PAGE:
Quantum Computing: The Next Big Thing

Quantum Computing: The Next Big Thing

Computers and IT have revolutionized the human race. We have never been this smart, connected to everything and had solutions to every single complex problem. The Moore law states that the number of transistors in a dense integrated circuit doubles every two years, and this has decreased in size to as small as 37.5mm x 37.5mm for a 2.7 GHz processor. Supply chains can be easily optimized using tremendous computing power of computers, which are capable of solving complex algorithms for routing, forecasting, network designing and inventory optimization. The more computing power, the faster the algorithms can be solved. Thus, increased computing power has indirect impact on cost, quality and time of any supply chain.


But classical computers have their limitations. A classical computers uses bits to transfer information. A bit can have one of the two possible states at any given time i.e. 0 or 1. This limits classical computers to solve complex algorithms like Shor's algorithm (for integer factorization in the application of public key cryptographic system), Simon algorithm etc. Whereas a quantum computer works on qubit, which can be any in a state of 0,1 or 0 and 1 both (superimposed state), so a qubit could store up to two bits using superdense coding. Thus, a qubit carries twice as much information as compared to a bit and a quantum computer is capable of processing that information at once. So, when a classical 1 bit computer is processing a single state, a 1 qubit quantum computer is processing two states. And this computing speed increases with every addition of qubit:

1 qubit computer has two states at a time, 2 qubit computer has four states at a time. Thus the number of states increase with every qubit added by the factor of 2. N qubit computer can process 2^N states at a time.


This increased computing power will have widespread application in weather forecasting, optimization of supply chain and data analysis. Thanks to the growth in unstructured data, there is a need to process faster to obtain patterns of customer preferences and choices. The processing of this huge chunk of data can be shortened dramatically. With growing complexity in the business world, there has been an increase in constraints and data points; quantum computing is the answer to solve them quickly and save cost and time for any company. Governments have started investing in quantum computing to improve their weather forecasting. Quantum computing analyses huge data at once thus increasing certainty in any bad weather situation.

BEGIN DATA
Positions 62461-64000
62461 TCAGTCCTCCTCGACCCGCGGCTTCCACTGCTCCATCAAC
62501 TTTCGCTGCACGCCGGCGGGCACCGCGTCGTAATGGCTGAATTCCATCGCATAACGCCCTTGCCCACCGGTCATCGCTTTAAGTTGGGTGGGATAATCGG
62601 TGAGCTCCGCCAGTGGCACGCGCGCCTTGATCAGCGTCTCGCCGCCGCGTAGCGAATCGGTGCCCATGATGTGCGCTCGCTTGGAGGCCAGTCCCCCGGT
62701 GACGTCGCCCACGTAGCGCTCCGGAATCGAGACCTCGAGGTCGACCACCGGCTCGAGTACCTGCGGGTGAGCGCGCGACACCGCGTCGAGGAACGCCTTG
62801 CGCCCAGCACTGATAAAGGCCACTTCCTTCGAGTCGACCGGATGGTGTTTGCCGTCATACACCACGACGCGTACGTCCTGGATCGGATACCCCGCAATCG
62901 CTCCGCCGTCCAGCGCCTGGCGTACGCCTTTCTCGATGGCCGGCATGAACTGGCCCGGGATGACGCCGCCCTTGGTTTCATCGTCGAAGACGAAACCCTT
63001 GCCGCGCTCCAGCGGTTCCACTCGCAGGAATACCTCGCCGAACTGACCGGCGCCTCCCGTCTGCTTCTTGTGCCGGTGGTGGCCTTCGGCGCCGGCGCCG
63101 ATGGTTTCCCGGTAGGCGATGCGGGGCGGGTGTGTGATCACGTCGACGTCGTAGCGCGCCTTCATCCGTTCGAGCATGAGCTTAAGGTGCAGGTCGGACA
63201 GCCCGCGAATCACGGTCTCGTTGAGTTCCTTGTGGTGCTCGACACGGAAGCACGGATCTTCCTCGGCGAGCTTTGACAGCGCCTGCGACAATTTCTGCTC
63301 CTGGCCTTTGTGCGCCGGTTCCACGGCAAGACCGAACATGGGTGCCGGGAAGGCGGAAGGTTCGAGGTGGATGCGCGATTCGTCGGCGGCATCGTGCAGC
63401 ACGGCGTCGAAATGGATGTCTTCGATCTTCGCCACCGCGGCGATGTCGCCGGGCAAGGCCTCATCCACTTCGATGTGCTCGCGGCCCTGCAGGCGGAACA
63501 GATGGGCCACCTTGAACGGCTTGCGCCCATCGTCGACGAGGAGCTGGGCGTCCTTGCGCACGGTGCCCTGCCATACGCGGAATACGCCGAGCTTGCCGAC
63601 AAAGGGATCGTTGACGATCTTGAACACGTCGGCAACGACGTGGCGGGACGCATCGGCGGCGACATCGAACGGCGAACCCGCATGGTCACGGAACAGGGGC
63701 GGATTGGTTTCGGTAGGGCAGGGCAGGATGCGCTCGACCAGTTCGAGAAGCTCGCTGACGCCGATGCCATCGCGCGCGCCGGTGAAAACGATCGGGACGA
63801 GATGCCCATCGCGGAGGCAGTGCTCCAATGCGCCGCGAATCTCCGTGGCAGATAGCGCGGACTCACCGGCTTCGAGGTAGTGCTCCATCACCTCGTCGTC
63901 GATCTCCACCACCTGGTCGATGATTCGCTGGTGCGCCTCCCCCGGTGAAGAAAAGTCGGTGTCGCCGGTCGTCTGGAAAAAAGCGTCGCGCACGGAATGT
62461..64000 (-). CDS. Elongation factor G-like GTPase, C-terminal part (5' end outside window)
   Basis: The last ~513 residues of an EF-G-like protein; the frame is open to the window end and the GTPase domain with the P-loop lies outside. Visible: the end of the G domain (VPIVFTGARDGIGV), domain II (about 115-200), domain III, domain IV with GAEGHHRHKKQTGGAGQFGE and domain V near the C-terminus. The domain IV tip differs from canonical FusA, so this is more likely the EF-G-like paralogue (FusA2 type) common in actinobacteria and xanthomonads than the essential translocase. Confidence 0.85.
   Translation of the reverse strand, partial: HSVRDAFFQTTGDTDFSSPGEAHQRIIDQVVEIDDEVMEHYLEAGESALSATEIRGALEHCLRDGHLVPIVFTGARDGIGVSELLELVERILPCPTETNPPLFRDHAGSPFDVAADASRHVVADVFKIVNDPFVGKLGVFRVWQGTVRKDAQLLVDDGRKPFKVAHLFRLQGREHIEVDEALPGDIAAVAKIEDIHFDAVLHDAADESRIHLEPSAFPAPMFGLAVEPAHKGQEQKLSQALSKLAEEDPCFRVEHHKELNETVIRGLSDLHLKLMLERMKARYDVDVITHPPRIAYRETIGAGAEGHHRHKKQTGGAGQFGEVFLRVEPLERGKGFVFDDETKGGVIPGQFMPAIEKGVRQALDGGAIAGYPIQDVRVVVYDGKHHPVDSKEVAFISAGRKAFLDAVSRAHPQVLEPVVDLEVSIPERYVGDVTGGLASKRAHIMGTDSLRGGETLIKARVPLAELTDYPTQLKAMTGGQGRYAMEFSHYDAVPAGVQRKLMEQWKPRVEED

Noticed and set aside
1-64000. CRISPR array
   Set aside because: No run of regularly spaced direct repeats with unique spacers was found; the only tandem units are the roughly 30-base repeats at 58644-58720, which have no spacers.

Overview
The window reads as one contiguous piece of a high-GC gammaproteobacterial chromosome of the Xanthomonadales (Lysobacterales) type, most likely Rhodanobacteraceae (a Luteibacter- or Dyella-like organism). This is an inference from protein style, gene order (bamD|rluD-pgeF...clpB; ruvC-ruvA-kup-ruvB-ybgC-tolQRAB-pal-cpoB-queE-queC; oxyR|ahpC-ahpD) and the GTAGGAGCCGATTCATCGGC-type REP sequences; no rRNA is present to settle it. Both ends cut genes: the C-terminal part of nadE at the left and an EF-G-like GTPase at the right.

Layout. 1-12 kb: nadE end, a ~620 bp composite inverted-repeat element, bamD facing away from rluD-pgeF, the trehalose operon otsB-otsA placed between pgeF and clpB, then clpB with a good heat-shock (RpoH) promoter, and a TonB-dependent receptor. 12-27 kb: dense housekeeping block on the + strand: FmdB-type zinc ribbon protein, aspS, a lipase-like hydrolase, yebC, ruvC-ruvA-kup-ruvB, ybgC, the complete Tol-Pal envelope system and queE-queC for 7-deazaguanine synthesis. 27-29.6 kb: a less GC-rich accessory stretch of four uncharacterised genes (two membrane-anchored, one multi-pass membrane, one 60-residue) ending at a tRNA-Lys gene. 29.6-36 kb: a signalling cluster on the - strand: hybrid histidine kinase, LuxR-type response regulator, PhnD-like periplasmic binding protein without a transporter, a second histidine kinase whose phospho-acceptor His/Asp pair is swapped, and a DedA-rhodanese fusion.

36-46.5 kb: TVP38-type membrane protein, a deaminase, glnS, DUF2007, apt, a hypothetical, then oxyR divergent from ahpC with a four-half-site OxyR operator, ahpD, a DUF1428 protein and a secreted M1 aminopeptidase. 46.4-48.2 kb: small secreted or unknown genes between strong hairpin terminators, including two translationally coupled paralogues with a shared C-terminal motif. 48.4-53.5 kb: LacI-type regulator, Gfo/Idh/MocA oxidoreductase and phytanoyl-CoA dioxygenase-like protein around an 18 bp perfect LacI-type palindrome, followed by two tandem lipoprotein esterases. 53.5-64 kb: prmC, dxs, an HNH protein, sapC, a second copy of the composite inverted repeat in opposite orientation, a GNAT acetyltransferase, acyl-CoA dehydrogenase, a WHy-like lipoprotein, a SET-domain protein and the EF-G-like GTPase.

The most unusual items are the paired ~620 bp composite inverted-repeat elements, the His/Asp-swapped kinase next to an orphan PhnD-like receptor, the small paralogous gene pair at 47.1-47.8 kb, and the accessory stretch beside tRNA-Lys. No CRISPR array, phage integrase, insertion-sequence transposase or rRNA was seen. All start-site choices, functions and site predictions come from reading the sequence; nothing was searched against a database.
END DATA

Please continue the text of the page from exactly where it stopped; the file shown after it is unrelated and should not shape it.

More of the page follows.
Encryption done by classical computers can be easily cracked by quantum computers. Quantum Key Distribution (QKD) uses photons to encode data in qubits and then data is sent to a receiever node without the need of a channel to be secure. This can be achieved due to quantum indeterminancy, which states that measuring encrypted states would alter its state and the sender would know if there is any breach in the channel.

Classical computers have a limit when it comes to analyzing complex molecules. Quantum computers would be capable to analyze complex molecules, which would open new avenues of medical advancement. Accenture and 1QBit along with Biogen have started using their quantum-enabled molecular comparison that would facilitate drug discovery for neurological conditions such as multiple sclerosis, Alzheimer, Parkinson and Loe Gehrigh disease.

We are still years away from reaping the benefits of quantum computing, but once we get there, the business world will never be the same again.

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  • Gemma Louise

    Hackers could use a quantum computer to efficiently crack somebody's password in no time.

  • Sam Kirik

    I have a newfound respect for computer scientists

  • Alexander Eagen

    Great overview of the power of quantum computing.

  • Neil Poulton

    I thought I knew it all about computers; until I have discovered this.

  • Daniel Galloway

    My mind has been blown multiple times at the same time while reading this article

  • Shane Wagg

    brain.exe has stopped working

  • Emily Catherine

    I have no clue about quantum computers, but for some reason I feel smart

  • Brian Grant

    So everything can be downloaded faster

  • Glenn Caulfield

    I think my brain melted somewhere in there...

  • Ahmed Ibrahim

    But the real question is can it play..........Minecraft?

  • Emma Ward

    That was a bit too much for my simple mind

  • Tom Peterson

    Quantum computing is definitely the next step forward.

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Abhishek Hansrajani

Tech Expert

Abhishek is an experienced System Engineer with a demonstrated history of working in the information technology and services industry. His interest lies in learning about the operations involved in manufacturing as well as service industry and how IT could be utilised to streamline their processes. He is passionate about project management and have a rich experience of its application in service industry.

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